Also need to get the regulators, or their representatives to understand the potential latent defects in what they have traditionally been approving. They should have no problems demanding more detail, the BCA simply requires adequate evidence-of-suitability. what is adequate can change at any time, even if there is no change to performance criteria. Problem is connection design is not directly called up by any code of practice: consequently dependent on the capabilities of those conducting an independent technical check on calculations and granting regulatory approval. If they have tools to carry out more detailed checks then likely to demand more detail in the calculations submitted. That is they have to know to carryout more detailed checks before they will ask for detailed checks.

It is a crazy chaotic industry. For also need to reduce the amount of paperwork produced for supposedly repetitively manufactured buildings, yet also need to increase the structural assessment carried out. For manufactured buildings in the main have less engineering content than custom engineered buildings.

There is good reason why the big consultants cannot figure out how the connections are proved to work. The connections are not proven and never have been: and at present appears they never will be. I'd like to change that.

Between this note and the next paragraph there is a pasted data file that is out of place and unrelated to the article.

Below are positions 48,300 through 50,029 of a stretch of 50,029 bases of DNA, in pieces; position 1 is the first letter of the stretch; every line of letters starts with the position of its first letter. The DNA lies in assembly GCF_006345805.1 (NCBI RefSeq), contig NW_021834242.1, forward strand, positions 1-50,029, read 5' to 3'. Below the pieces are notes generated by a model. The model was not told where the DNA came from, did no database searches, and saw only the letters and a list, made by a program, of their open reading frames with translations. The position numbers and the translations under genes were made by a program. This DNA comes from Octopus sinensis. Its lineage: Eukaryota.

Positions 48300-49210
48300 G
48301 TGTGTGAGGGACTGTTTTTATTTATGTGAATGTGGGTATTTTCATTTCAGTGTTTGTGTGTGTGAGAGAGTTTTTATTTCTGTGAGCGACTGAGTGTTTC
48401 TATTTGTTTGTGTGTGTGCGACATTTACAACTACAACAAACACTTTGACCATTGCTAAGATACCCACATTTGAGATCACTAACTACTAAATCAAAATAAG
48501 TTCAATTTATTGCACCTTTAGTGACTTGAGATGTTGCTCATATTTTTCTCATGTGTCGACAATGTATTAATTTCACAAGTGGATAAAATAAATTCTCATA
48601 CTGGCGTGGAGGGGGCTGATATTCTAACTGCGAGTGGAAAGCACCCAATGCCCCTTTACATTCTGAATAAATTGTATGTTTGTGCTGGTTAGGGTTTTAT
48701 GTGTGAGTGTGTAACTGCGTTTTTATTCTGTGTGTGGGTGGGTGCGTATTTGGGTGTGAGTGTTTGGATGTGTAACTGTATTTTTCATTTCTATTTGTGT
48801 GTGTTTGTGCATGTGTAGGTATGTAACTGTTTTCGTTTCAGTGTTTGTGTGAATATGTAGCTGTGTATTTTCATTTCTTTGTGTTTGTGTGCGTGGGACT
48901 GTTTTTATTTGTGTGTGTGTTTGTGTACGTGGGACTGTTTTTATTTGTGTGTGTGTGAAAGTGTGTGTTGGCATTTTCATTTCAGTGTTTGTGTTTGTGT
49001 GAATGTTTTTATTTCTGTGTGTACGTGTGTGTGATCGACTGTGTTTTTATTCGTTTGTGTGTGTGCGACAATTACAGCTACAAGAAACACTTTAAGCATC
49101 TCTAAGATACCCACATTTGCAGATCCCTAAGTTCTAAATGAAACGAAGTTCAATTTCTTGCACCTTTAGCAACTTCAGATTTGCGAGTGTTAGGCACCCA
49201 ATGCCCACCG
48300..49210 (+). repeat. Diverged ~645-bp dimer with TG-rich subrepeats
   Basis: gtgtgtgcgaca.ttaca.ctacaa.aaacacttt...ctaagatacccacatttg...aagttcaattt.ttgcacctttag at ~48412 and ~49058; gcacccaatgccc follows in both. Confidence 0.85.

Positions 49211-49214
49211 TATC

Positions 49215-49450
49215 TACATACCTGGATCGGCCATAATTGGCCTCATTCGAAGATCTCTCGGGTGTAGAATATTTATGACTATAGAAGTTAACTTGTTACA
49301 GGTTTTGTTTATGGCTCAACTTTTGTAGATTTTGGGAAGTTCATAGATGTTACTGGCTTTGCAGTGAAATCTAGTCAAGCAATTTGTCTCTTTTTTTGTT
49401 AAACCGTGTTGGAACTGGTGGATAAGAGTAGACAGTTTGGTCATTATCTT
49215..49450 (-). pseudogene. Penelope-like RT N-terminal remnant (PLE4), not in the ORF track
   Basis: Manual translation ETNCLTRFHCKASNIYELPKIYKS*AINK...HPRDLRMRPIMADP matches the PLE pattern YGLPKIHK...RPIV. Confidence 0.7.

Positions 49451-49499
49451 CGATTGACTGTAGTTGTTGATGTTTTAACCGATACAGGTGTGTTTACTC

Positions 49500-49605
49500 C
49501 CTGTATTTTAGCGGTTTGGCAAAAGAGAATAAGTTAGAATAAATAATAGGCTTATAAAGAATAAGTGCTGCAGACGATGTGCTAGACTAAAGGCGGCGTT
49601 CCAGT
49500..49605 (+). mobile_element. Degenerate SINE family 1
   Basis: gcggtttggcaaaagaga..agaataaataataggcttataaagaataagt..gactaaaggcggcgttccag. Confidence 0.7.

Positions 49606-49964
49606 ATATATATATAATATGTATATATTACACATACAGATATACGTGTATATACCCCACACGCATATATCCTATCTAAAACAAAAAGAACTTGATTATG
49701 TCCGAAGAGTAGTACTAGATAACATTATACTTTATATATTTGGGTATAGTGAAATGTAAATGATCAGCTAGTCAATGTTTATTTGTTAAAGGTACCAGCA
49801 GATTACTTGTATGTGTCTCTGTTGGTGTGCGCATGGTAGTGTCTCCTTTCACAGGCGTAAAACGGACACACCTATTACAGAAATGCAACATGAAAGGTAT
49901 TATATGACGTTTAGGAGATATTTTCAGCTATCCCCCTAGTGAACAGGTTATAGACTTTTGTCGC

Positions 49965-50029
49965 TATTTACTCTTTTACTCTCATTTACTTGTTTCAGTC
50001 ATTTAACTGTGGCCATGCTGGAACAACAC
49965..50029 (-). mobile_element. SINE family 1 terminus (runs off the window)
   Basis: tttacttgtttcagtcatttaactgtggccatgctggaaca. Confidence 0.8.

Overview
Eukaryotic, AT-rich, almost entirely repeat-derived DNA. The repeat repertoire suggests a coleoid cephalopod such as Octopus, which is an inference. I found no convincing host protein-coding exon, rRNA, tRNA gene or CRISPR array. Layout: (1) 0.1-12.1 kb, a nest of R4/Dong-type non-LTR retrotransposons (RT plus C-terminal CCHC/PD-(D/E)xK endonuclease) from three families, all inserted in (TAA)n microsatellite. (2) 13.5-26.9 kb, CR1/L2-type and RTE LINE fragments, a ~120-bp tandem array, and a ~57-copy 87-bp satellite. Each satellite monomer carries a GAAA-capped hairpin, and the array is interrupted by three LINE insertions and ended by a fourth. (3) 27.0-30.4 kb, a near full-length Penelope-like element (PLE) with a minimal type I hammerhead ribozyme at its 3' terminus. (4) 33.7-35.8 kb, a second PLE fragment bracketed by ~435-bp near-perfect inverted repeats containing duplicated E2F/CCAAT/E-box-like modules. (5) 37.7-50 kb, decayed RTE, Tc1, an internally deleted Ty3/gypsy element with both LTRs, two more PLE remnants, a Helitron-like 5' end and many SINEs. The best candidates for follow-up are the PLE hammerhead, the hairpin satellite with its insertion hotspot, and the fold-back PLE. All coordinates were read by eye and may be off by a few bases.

I don't like that the industry effectively competes on the basis: my rubbish is cheaper than theirs so by mine. They should be competing on the basis of quality and proven performance: not achieving minimum criteria in codes. They should be pushing the performance placed in codes not trailing behind.

Any case improving the technical document available across the industry and to buyers is my interest. Informed buyers will be more selective in their choices, and that in turn will place greater demands on suppliers to improve. Especially the service sides aspects of supply. They are mostly custom manufacturers not designers, so can typically expect long delays with getting building approval. A custom engineered building can probably get supplied faster, than some of the shed suppliers can achieve.

So buyers really need to be certain that the supplier actually does have a design available for the shed or other structure they are expecting to buy off-the-shelf from a specialist supplier. Specialist however only relates to manufacture not design. External consultants will be obtained for design, and likely to be hot with additional fees for such design services, after council has rejected the scribble submitted by the supplier.

So expecting to improve situation for:

1) Buyers
2) Suppliers
3) Certifiers
4) Designers

By sharing simple development tools, for at the moment few of the suppliers or consultanst involved in the industry can afford high end BIM software. And such software not all that suitable for the repetive task involved in any case. That is really need customised parametric models, with constraints on what variations a specific supplier will allow.

Well thats just for introduction. Still to workout a suitable approach for the idea here at ExelCalcs. Just an idea to build an audience.
 
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Last Edit: 2010/06/07 18:49 By JohnDoyle[Admin].